Today, it’s easier than ever to engage in online commerce. Software for handling credit cards or e-check transactions is more available and more accessible to use than in the past. Software packages, including licensed software and off-the-shelf open-source solutions, make standing up e-commerce platforms quick and straightforward. However, when dealing with customer data, especially that which can handle a financial transaction, you are at some risk of data breach or loss, which you must protect against.
While a thorough guide would take the course of a book to cover, this post is meant to enlighten you on the most critical areas you should focus on when starting your e-commerce enterprise. If you are already live with a commerce-based platform, you should ensure you check off all of these boxes or formulate a plan.
First: Cyber Insurance
First off, every business should carry some level of insurance that covers cyber-related matters. One of our clients happens to specialize in this area, and they have a good write-up of what cyber insurance entails. Read it! To summarize, though, it covers areas such as data breach, media liability, extortion coverage, and network security liability. Each of these areas is important, and in the case of e-commerce, data breach insurance is essential. Before you do anything, have a policy in place, understand what is and isn’t covered, and to what level of liability. Peace of mind goes a long way, and protection if and when you need it can save your company.
The #1 focus for website owners and operators in e-commerce security should be consistently maintaining their website presence. This means the core software – the CMS, the commerce capabilities, any libraries in place, and any integrations to third-party applications. Software is consistently updated to provide coverage for discovered vulnerabilities, gaps in security, or other flaws that malicious actors could attempt to use to penetrate your software and access data. Consistent updates regularly protect you from known threats. In combination with some other strategies we will mention below, regular maintenance is essential to securing your platforms from third-party intrusion.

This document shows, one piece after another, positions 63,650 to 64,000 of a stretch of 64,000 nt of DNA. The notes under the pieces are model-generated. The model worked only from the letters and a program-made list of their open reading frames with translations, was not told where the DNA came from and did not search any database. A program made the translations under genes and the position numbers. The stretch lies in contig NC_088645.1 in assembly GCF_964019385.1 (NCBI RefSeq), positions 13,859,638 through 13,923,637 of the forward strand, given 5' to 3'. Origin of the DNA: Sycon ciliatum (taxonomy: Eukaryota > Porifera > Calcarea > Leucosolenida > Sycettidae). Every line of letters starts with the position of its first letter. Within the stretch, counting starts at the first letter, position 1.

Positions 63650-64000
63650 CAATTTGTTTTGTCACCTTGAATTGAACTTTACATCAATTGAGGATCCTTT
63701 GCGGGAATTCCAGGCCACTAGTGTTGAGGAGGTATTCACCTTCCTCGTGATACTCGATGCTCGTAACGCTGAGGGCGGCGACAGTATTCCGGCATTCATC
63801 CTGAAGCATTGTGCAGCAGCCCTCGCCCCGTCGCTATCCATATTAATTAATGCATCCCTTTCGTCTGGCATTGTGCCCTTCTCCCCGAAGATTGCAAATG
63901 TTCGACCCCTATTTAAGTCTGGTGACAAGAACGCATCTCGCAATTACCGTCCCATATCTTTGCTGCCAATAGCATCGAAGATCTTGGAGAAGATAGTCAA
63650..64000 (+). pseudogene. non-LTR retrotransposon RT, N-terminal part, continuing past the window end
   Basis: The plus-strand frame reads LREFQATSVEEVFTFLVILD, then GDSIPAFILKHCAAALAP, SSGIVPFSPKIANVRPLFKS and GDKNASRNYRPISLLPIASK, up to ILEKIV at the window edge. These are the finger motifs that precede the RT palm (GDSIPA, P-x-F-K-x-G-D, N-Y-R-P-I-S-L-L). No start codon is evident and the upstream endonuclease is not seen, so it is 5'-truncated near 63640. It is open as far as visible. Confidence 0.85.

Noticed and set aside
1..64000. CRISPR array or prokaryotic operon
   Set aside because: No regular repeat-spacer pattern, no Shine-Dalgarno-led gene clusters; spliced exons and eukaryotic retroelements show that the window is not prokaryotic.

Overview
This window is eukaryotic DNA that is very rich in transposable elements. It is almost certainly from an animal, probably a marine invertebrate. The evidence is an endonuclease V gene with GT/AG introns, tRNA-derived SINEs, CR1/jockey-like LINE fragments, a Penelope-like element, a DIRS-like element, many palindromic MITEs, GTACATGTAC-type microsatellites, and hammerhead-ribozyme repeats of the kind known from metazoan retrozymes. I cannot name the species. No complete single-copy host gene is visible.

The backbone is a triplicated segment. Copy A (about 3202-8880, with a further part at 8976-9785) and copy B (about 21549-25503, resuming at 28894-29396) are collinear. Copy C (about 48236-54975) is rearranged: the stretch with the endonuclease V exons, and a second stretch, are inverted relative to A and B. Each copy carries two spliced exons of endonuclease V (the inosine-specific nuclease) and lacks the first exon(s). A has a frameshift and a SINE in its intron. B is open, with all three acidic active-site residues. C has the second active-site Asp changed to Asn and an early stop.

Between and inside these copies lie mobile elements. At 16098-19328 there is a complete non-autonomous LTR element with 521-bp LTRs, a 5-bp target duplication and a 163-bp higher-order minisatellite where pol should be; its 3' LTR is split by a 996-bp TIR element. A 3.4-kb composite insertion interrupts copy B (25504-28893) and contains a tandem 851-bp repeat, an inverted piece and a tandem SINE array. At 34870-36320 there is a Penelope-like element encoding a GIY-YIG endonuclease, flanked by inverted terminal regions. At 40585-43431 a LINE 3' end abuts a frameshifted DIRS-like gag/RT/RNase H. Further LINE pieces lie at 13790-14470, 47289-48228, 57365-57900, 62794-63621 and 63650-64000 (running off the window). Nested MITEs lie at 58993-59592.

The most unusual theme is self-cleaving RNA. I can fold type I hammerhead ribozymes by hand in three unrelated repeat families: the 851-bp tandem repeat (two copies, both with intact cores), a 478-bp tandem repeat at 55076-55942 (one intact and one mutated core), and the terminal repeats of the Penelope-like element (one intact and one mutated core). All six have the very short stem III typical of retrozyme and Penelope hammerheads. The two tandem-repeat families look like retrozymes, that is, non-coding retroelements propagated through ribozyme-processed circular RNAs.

This also applies to your server software, which we’ll cover in the next section. All too often, we forget that services such as AWS, which provide dedicated instances, may not offer the services required regularly to keep them safe, secure, and up to date.
Hosting & Environment
It’s vital that your hosting environment is secure and properly configured. The safest way to host on-premises e-commerce software is via a dedicated server “instance” – provided you properly utilize that option. These days, cloud services such as AWS make this easy by giving you a virtual server dedicated to your own application. This uses shared computing power but allows for proper separation between your software and those of say, another company. To explain a bit more in-depth, shared hosting providers would put many clients on a single server in the past. As such, if one was attacked, it could take down the server or allow attackers access into other areas of the server, such as other clients. These days, a dedicated instance is a way to ensure you are correctly firewalled away from everyone else and that you have the level of control you require over how your server is managed.
It also means that you are on the hook for maintenance and upkeep. This is a necessary expense, particularly if you are doing any level of transactions that justify the cost or your business relies on the software being managed. Much like my previous point, a hosting environment that is properly configured and maintained is a critical ingredient to a safe and secure commerce application.
Website Security Scans & Monitoring